On the dock of the bay
TEXT: MARIANNE HEEN JOHNSGÅRD | PHOTOS © NORDLYSBUA
A visit to the Nordlysbua fisherman’s cottage in Norway’s Lofoten archipelago leaves you in the land of the northern lights, while the cabin’s location has you staying not just next to the sea, but actually on top of it.
“Let me take you back to the 19th century,” says Michael Pettersen, one of the cabin’s owners. “Fishermen spent long periods away from home. Rather than sleeping on board their boats, many rented a small shack – a ‘bu’ in Norwegian – in one of the harbours along the coast. These buildings were small shelters placed partly on land, partly on poles in the water.”
Today, Nordlysbua is one of very few remaining original fisherman’s huts in Stamsund, the small northern coastal village you can reach by car, plane (to nearby Leknes) or ferry. The hut is situated at the very end of the dock, with its own garden, and a stay there feels private, while at the same time you are very much part of the community. The cabin from 1874 sleeps six, in addition to two baby beds, and has been modernised without losing its old-time charm. Both bathroom and kitchen were installed only a few years ago, so that you can take a warm shower or prepare a meal after a day of enjoying the great outdoors.
The cabin’s closeness to nature is a key reason to stay at Nordlysbua. “Climb up the Tinderekka mountain range to look at the midnight sun during the summer, or try downhill skiing in winter,” Pettersen recommends. The northern lights, which the cabin is named after, are frequently seen in the area, and are spectacular to watch from a mountain top or from the cabin itself. It is also possible to get your sea legs. “Many guests rent a boat and go fishing. If you are lucky, you might even catch some fish for your dinner.”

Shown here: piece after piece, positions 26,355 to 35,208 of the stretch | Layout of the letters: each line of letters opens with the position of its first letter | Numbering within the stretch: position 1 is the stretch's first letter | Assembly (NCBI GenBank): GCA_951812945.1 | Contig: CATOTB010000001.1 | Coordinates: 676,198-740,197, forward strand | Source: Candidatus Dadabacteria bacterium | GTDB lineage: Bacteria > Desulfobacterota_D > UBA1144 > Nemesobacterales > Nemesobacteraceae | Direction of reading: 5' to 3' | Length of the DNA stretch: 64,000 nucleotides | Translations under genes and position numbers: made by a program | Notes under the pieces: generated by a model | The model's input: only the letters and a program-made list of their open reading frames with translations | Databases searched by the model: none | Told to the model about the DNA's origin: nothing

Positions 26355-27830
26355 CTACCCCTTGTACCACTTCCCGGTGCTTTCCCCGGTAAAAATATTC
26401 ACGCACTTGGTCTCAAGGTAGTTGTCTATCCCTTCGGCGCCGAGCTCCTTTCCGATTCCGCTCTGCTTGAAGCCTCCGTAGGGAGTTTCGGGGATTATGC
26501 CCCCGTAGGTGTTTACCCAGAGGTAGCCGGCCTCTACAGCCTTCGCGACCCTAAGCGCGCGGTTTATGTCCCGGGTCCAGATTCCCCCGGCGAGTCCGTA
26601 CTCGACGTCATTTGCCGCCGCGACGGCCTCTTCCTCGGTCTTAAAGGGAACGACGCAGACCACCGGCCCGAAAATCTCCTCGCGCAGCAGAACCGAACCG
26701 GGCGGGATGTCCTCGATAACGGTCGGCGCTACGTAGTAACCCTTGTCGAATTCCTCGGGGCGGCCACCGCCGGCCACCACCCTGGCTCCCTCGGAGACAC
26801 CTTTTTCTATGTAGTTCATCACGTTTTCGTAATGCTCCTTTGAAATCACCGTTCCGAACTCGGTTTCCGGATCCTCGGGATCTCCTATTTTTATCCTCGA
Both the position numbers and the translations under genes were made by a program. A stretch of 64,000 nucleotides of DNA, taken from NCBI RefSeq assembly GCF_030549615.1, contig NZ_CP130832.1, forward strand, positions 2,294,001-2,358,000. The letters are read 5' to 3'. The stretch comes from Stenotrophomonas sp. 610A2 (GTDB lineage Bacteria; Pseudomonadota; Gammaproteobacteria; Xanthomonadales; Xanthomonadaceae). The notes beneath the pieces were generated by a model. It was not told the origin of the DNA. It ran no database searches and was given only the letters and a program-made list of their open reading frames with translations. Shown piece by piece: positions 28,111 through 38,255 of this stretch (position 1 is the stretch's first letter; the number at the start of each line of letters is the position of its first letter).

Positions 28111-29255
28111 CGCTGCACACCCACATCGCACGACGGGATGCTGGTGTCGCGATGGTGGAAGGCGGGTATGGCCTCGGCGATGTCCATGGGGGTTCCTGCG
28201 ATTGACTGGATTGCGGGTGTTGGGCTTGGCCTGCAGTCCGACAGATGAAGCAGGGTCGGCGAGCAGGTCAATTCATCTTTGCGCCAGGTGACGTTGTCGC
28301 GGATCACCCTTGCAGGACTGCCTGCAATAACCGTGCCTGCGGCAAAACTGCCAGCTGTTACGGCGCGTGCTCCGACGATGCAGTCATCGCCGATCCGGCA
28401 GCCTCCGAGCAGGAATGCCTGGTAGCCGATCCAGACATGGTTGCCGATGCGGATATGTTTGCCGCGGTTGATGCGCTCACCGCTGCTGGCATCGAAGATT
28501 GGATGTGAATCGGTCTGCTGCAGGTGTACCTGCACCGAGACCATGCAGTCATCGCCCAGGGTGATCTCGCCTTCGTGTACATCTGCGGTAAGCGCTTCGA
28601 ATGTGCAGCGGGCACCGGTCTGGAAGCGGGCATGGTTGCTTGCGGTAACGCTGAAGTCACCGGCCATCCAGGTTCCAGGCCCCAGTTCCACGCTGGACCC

Back on land, you can stroll along the dock, watch the fishing boats unload their fresh finds or welcome the Hurtigruten ferry on its daily stop in Stamsund. You find the grocery shop close by, as well as the Skjærbrygga restaurant and bar. “The food is really good and the locals are friendly, often encouraging visitors to take part in the weekly quiz on Fridays,” p Pettersen.
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